If you’re as big of a yakitori fan as we are, you’ve no doubt already browsed the impressive selection that adorns Australia’s east coast. Whether smoky, sweet, savory or rich in soy sauce, Asian restaurants in Sydney and Melbourne combine traditional techniques with modern flavors to inject some creativity into the yakitori market.
But the refined palettes of our foodie readership (not to mention our editorial staff) demand only the best. With that in mind, we turned to Kirin Ichiban 50, your go-to guide to modern Japanese cuisine, for the best places to get your hands on great grilled yakitori. Drawing on a panel of expert judges, as well as nominations from the Urban List audience, we’ve scoured this interactive collection of restaurants and come up with six must-visit spots to add to your foodie bucket list.
So what are you waiting for? Gather the gang and start fighting your way through the best yakitori restaurants this side of the Pacific.
With a focus on seasonal cuisine that won’t break the bank, Yakitori Yurippi is a restaurant to add to your regular dining routine. Skewers range from $3-5 a pop, letting you choose between flavors to make your own meal. There’s no passing sweet soy chicken skin, though we have to admit pork belly on a stick is a strong second contender. Pair them with a trio of quail eggs to add some class to your night on the town.
A sister location to Chaco Ramen in Darlinghurst, Chaco Bar puts yakitori skewers center stage. With an extensive menu offering everything from chicken and pork to beef tongue, hearts and gizzards, a visit to the restaurant is the perfect opportunity to try something new. Whichever meat you choose, your skewers will be cooked over cherry blossom charcoal and basted with rich seasonings. Trust us, it doesn’t get much more authentic than this.
Yebisu Bar + Grill
Nestled in central Sydney’s Chinatown, Yebisu Bar + Grill is what is known in Japan as an ‘izakaya’, meaning a ‘sake restaurant’. The place specializes in small portions, so diners can sample a larger selection from the menu. Get yakitori skewers alongside absolutely divine sukiyaki hotpot, complete with wagyu beef, udon noodles, soup and fresh eggs. Wash it all down with a chilled bottle of Ichiban Shibori, a premium Japanese beer brewed with 100% malt and designed to accompany a hearty meal. The combination of flavors will simply leave you obsessed.
With a menu designed to be shared, Robata is popular with Melbourne foodies in the Southbank area. The evocative venue was designed by award-winning architects Ewert Leaf and pays homage to the futuristic style of Tokyo’s cityscape. The relaxed and informal atmosphere is perfect for putting the food front and center, so diners can enjoy the incredible flavors of every dish they order. We recommend searing the chicken thigh yakitori with spring onion, accompanied by a side of grilled rice balls. Sure, it’s a bit old, but it’s earned a reputation for all the right reasons.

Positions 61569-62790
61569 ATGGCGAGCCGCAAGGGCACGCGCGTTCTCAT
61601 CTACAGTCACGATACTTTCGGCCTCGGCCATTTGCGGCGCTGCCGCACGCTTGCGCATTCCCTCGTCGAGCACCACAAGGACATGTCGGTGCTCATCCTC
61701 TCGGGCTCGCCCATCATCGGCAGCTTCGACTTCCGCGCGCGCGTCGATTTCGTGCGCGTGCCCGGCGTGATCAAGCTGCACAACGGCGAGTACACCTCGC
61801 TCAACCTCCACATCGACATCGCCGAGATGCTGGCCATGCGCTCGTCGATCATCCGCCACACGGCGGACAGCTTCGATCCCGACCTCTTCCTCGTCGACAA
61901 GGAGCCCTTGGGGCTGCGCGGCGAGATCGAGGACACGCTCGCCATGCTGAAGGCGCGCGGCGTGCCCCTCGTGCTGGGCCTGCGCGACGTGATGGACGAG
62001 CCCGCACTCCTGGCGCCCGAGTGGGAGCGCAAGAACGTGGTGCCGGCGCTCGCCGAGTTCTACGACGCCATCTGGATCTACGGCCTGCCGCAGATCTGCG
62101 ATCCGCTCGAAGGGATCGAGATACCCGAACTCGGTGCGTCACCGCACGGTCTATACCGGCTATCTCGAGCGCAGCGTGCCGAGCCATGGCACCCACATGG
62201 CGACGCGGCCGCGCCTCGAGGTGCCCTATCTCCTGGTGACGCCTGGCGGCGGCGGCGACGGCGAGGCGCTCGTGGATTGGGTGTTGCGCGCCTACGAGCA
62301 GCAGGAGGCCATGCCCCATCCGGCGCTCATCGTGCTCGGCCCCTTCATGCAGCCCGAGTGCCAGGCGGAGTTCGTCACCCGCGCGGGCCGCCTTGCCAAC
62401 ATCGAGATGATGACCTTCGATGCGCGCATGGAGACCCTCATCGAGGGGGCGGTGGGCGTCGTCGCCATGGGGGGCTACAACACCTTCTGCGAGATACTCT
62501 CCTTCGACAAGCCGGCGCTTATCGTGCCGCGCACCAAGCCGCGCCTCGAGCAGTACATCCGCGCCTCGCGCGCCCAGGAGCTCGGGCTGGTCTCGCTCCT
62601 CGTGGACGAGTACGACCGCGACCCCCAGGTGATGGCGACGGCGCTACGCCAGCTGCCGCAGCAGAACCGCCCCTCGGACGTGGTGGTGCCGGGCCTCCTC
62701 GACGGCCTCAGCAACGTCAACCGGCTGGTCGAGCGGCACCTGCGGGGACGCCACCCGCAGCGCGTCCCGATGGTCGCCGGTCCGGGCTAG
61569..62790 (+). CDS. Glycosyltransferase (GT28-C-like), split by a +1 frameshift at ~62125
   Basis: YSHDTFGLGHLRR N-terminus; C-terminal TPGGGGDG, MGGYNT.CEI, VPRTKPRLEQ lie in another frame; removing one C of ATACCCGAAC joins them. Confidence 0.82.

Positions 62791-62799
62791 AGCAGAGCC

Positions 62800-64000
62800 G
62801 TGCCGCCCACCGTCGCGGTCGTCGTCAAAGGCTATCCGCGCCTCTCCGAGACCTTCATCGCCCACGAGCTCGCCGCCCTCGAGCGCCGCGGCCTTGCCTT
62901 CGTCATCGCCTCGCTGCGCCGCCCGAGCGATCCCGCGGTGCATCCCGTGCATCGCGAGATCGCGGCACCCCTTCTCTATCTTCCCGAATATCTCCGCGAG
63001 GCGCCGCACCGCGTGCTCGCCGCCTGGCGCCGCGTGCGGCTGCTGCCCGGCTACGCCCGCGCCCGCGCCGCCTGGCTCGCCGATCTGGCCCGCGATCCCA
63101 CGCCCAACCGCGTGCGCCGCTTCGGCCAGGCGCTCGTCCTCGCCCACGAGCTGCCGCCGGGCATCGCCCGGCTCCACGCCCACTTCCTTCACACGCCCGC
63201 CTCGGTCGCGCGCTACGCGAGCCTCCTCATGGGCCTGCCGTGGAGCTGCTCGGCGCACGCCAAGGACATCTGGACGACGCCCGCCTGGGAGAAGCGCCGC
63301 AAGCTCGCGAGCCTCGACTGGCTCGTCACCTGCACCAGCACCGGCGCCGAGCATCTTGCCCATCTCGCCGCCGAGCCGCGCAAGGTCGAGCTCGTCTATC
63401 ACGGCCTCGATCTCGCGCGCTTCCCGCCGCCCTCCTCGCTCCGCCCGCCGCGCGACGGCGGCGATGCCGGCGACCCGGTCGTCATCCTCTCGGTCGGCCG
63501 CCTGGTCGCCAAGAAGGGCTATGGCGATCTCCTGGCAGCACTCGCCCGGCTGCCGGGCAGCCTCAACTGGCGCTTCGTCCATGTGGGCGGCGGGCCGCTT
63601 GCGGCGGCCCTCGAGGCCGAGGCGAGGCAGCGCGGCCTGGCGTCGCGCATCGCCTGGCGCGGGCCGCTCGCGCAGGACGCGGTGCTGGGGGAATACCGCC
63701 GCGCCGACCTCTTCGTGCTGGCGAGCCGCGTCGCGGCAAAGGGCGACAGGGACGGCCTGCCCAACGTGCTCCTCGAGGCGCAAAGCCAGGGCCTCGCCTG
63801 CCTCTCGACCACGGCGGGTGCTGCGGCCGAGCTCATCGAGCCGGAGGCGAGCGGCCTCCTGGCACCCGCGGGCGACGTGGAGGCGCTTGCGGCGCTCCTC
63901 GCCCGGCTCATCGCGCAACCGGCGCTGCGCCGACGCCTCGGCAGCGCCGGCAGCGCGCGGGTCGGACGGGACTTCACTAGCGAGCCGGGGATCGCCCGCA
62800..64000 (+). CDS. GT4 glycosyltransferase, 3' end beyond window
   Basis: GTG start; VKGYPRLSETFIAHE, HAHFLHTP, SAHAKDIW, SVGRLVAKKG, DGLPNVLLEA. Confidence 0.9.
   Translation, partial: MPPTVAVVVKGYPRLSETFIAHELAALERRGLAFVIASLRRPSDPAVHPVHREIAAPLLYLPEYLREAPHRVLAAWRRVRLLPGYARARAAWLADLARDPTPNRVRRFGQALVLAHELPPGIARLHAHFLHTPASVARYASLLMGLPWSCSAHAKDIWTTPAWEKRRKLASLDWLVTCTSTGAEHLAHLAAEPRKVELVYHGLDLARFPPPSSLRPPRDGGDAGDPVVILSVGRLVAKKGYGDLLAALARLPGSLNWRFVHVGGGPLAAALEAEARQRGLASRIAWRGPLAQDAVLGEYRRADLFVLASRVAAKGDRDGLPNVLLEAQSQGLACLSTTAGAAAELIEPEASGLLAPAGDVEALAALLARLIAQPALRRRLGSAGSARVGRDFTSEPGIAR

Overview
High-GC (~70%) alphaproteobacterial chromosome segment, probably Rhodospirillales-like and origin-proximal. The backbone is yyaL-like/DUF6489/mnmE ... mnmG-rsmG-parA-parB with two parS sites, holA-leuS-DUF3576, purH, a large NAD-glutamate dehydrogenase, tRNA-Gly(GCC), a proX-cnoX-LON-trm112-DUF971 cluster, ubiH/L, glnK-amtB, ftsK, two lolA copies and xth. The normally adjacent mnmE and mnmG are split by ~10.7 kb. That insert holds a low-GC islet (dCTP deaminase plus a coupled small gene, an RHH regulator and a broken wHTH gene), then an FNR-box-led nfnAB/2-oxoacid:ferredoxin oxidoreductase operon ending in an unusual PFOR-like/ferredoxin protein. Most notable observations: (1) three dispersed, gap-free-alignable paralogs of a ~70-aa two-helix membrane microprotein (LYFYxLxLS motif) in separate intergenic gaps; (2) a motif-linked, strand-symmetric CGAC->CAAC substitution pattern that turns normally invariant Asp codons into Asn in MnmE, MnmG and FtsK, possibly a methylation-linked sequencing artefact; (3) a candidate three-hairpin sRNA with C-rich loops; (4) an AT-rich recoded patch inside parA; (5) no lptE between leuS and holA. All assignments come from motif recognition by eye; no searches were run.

Bar Yaki Tori
Boasting a Binchōtan grill imported directly from Japan, YakiTori Bar takes Japanese cuisine to the next level. Their yakitori is as authentic as it gets, infused with the smoky charcoal flavors that have made this dish an international favorite. The result is tender, juicy, flavorful chicken worthy of an Iron Chef feature. Just thinking about it makes you hungry…
Follow the neon lights and bright, noisy decor to Yakimono in Melbourne’s CBD. Nestled between a host of luxury retailers, the restaurant is an ode to flame-cooked dishes served in what can only be described as an electrifying atmosphere. Sip a bubble tea cocktail or serve sake to accompany your yakitori, and strap yourself in for one of the most exciting dining experiences the city has to offer.
Have you tried them all and still can’t get enough? Discover the rest of Sydney and Melbourne’s must-visit Japanese restaurants with the help of the Kirin Ichiban 50 guide. Trust us, your taste buds will thank you.
Editor’s note: This article is sponsored by Kirin Ichiban and proudly endorsed by Urban List. To learn more about who we work with and why, read our editorial policy here.